Coronavirus rates 'are NOT going up among school-age children'

Coronavirus infection rates are NOT going up among school-age children, Professor Chris Whitty says in ‘important’ reminder to people worried about the virus spreading in the classroom

  • Professor Whitty said it was ‘important’ to remember rates lower in children 
  • Chief medical officer appeared in a televised briefing with Boris Johnson
  • He said school-age children are ‘one of the areas’ where the virus is not surging
  • It came amid a briefing that warned a national effort is needed to stop Covid-19 

Coronavirus cases are not spiralling out of control in schools, Professor Chris Whitty insisted tonight.

England’s Chief Medical Officer said rates are not going up for school-age children — under the age of 16. And in tonight’s Number 10 press conference, he claimed the trend was true ‘across the country’. 

But he warned this wasn’t the case for 17 to 21 year olds, where outbreaks are getting bigger ‘quite rapidly’.

The figures come after unions and scientists warned that the return of schools would cause an explosion in cases which, although children do not seem to get ill with Covid-19, could have put the health of staff and parents at risk.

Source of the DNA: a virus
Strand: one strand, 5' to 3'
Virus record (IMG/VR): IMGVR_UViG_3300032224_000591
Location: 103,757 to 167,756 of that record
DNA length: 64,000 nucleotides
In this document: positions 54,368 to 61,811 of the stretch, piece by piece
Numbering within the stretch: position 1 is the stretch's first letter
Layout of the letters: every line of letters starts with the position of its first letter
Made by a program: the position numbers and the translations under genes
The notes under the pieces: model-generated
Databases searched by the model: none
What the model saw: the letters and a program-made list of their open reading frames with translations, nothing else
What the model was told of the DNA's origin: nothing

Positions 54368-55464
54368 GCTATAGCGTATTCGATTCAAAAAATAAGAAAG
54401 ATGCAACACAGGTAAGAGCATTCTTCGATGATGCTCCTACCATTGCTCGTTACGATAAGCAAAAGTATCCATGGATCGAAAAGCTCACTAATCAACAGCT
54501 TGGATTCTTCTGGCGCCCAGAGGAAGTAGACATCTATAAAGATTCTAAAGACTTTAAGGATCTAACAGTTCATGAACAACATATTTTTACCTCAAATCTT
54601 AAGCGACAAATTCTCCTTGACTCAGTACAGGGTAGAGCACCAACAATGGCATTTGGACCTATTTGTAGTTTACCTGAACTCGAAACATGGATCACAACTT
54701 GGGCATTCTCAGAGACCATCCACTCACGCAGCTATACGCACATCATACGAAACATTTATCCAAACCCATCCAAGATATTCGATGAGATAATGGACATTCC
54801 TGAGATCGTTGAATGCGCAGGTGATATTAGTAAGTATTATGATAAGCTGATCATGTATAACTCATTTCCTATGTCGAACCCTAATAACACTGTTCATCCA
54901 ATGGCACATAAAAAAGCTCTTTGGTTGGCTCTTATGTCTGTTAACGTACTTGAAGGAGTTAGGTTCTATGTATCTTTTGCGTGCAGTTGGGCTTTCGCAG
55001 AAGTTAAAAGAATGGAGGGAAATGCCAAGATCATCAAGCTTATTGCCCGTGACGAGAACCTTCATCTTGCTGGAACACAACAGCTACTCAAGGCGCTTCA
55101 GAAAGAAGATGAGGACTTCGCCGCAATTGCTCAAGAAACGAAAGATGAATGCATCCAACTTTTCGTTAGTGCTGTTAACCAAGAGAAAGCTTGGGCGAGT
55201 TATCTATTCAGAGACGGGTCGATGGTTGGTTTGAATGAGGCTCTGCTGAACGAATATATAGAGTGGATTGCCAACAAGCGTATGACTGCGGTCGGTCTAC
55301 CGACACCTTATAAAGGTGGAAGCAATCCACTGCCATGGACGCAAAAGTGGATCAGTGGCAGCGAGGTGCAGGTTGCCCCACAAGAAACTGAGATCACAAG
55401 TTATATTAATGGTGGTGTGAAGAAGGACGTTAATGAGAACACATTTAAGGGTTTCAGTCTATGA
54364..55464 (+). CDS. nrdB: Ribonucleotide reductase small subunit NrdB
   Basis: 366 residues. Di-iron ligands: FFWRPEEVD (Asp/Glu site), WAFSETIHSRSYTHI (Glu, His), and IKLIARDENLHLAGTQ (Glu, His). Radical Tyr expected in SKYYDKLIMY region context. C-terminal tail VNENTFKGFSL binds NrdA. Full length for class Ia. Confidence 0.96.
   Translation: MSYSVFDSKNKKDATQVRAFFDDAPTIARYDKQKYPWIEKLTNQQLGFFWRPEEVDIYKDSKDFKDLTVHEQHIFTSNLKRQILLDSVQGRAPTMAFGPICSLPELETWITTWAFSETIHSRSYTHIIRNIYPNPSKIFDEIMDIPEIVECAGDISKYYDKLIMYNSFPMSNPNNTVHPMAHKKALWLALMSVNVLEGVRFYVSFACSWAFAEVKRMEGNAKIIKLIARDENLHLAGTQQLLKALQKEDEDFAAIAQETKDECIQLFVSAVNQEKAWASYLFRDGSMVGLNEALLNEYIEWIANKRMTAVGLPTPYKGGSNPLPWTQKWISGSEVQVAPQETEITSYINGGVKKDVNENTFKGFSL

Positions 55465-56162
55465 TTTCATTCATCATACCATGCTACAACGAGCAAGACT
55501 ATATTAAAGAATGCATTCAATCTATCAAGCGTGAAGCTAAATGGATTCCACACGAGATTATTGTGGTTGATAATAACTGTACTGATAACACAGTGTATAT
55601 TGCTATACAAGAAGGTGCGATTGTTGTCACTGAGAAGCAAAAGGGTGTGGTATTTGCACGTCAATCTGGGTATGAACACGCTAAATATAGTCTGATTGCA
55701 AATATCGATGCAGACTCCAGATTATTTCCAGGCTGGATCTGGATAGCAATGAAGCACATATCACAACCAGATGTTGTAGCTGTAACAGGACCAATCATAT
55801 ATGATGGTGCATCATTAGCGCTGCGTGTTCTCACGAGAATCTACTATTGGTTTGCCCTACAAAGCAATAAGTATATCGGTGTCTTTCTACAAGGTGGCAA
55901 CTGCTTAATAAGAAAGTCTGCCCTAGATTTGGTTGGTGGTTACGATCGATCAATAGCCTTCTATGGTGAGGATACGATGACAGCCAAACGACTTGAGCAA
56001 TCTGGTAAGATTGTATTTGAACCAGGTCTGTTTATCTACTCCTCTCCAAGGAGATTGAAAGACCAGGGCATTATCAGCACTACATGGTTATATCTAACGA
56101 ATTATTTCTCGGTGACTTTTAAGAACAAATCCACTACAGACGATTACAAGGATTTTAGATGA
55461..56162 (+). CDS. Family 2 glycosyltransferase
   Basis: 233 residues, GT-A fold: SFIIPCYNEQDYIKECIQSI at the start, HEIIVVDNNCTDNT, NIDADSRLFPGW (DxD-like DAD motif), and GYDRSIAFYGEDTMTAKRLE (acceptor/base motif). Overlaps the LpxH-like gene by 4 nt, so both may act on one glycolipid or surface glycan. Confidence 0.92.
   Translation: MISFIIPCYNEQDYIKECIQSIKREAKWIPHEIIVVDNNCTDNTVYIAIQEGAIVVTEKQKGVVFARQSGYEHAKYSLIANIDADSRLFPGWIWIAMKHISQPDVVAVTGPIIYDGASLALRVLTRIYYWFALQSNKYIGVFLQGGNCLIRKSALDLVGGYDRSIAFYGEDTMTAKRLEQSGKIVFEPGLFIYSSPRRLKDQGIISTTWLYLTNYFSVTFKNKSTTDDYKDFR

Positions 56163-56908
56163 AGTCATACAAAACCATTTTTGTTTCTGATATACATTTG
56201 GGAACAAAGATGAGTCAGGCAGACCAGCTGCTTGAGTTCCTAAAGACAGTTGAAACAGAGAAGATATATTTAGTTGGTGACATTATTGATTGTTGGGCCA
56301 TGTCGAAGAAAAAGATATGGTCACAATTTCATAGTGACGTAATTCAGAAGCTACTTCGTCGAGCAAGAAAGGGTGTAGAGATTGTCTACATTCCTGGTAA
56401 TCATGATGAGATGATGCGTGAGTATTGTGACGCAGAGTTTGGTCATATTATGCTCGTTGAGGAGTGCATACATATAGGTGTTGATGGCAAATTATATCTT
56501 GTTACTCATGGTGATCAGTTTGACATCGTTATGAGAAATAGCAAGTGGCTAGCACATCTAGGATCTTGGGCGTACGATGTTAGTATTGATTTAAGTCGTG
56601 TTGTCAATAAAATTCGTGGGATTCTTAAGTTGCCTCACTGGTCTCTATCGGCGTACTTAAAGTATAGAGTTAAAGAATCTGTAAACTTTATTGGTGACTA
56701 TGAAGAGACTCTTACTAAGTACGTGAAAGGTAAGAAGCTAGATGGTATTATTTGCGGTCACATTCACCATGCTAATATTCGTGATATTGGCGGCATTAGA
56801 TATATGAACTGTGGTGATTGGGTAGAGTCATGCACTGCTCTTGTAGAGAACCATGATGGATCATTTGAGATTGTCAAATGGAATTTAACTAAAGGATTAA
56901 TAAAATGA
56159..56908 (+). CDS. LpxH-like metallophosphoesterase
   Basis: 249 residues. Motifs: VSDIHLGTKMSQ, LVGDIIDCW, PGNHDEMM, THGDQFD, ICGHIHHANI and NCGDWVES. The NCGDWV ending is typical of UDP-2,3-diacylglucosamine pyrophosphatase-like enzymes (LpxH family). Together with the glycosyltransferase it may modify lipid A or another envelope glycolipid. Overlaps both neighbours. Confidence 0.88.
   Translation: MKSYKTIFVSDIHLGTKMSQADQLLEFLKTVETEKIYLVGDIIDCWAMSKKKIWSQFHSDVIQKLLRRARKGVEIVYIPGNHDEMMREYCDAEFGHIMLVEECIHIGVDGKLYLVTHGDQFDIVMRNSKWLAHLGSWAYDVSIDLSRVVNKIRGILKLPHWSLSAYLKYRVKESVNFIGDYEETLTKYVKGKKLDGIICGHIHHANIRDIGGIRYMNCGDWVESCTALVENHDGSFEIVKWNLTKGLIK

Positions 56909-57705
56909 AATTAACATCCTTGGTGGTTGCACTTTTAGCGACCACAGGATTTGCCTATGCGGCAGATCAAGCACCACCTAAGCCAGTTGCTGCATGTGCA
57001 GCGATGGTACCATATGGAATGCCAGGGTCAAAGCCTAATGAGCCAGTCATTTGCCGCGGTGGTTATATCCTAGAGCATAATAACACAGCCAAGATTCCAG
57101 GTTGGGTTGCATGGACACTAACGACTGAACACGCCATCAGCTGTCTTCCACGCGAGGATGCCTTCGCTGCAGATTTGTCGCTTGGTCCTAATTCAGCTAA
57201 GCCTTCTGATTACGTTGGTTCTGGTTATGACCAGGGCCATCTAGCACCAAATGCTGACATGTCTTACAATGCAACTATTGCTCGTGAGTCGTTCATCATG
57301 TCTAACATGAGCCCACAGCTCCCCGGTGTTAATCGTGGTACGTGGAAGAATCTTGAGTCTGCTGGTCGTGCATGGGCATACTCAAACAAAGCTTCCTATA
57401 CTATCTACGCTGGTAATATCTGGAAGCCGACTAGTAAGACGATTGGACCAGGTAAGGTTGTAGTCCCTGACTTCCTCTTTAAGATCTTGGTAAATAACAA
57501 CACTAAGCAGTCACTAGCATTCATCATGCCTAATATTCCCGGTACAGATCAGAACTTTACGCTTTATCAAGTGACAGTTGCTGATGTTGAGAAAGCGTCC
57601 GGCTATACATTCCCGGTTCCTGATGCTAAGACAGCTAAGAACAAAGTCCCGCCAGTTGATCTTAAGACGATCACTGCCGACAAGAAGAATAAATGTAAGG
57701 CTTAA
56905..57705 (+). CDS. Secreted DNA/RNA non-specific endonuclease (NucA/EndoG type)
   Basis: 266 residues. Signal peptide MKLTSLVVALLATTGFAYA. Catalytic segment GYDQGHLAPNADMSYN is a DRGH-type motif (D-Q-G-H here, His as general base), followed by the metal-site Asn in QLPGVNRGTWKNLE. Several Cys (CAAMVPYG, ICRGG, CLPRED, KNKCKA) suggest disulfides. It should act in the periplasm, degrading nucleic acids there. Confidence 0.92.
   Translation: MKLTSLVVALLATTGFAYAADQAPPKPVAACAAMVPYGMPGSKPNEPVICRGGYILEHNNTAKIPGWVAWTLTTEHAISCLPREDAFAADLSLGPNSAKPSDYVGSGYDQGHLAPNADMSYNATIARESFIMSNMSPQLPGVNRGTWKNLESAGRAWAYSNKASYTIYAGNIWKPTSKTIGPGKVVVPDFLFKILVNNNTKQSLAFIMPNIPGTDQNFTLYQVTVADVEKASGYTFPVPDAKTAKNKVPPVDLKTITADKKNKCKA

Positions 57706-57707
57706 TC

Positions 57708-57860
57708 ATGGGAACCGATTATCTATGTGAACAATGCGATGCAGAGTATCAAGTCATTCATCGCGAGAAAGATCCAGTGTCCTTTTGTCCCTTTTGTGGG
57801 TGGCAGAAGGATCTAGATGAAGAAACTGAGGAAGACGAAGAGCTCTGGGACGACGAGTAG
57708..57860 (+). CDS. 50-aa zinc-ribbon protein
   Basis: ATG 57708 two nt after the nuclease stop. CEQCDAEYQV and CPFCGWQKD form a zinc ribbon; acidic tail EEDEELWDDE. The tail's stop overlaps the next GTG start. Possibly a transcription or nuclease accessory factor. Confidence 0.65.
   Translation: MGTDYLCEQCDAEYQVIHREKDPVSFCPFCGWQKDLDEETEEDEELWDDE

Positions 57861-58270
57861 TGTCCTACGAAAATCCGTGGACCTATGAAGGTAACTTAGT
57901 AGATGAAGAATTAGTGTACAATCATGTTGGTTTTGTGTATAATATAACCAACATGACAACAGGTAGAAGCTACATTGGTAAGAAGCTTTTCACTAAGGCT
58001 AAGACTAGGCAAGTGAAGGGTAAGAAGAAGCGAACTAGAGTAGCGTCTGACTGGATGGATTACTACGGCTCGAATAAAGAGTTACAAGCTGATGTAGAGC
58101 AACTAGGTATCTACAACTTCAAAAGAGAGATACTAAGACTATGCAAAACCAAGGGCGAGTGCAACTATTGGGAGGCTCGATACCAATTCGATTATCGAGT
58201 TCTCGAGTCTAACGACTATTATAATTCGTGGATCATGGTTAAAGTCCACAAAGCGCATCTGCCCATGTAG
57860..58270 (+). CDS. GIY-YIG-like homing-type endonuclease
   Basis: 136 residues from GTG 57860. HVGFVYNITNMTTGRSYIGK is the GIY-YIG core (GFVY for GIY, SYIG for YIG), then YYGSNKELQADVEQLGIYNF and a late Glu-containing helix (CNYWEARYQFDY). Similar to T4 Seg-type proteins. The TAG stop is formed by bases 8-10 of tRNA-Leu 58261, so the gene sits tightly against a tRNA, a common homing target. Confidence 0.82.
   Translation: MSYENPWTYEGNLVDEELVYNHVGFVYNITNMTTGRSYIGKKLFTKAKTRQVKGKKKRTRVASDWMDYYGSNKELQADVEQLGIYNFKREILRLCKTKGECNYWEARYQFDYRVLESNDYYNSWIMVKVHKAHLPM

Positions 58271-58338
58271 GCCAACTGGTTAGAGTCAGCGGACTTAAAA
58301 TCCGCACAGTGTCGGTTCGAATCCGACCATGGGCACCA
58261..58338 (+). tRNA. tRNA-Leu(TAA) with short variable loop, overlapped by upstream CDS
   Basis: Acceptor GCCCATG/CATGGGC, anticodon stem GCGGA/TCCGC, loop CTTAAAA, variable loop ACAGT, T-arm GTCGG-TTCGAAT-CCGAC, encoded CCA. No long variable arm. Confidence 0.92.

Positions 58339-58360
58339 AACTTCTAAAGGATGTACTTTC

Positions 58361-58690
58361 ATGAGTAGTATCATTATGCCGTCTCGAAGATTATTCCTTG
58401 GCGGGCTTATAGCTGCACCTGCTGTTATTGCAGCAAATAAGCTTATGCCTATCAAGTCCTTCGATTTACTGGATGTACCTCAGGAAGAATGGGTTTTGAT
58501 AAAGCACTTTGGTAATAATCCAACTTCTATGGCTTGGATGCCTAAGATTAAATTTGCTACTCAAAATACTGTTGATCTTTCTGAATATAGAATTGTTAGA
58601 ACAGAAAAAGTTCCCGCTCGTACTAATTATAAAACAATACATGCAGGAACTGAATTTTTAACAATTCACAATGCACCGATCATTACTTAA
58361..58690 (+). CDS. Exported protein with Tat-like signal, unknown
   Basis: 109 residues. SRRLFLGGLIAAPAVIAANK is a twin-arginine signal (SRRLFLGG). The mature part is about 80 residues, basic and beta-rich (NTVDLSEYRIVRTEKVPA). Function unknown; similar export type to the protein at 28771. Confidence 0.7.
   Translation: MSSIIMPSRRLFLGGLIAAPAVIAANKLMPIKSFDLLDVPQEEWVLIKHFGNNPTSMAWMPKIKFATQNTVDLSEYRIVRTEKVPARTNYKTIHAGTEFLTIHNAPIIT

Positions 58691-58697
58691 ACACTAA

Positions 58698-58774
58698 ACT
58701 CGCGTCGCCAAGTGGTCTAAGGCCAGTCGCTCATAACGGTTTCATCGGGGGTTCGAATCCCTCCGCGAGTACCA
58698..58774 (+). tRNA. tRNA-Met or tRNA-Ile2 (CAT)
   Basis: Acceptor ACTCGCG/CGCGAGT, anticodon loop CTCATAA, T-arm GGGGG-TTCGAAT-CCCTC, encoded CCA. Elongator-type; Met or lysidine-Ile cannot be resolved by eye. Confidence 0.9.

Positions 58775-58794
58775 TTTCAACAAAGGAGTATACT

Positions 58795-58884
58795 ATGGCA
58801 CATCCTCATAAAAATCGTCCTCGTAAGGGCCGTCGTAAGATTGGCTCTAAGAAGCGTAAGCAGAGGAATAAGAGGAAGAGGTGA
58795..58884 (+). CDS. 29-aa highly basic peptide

England’s Chief Medical Officer said rates are not going up for school-age children — under the age of 16. And in tonight’s Number 10 press conference, he claimed the trend was true ‘across the country’

Justifying his claims about schools in a clear graph, Professor Whitty presented official data on test positivity rates for five different age groups. 

Test positivity reveals how many people who think they have Covid-19 actually do and is a measure that can be used to track infections without the influence of the total numbers of cases, which can fluctuate unreliably as more or fewer tests are carried out.

Professor Whitty’s data that he pointed to showed test positivity rates have soared to around 12.9 per cent among 19 to 21 year olds, doubling from 6 per cent at the start of the month. But he failed to offer any explanation as to why. 

Thousands of students flocked back to campus earlier this month, with a handful of universities, including Glasgow, Leeds and Manchester Metropolitan, forcing their students into lockdown because of outbreaks.

Official testing data shows that the number of cases is rising significantly faster in Scotland than it is in England.

Although there are fewer infections north of the border, the daily average number of cases is now almost 14 times higher than it was at the beginning of August, whereas England’s has increased five-fold in comparison.

The figures suggested Scotland outbreak is accelerating at a rate three times higher than England’s.

In the first week of August there were an average 38 cases per day diagnosed in Scotland. This rolling average has since surged 1,252 per cent to 514 yesterday.

In England, meanwhile, the average of 807 cases per day recorded in the first week of August has risen by a comparatively smaller 445 per cent up to September 28.

Today’s and yesterday’s data cannot be used for the comparison because the numbers are low as the positive tests are not all recorded on the day.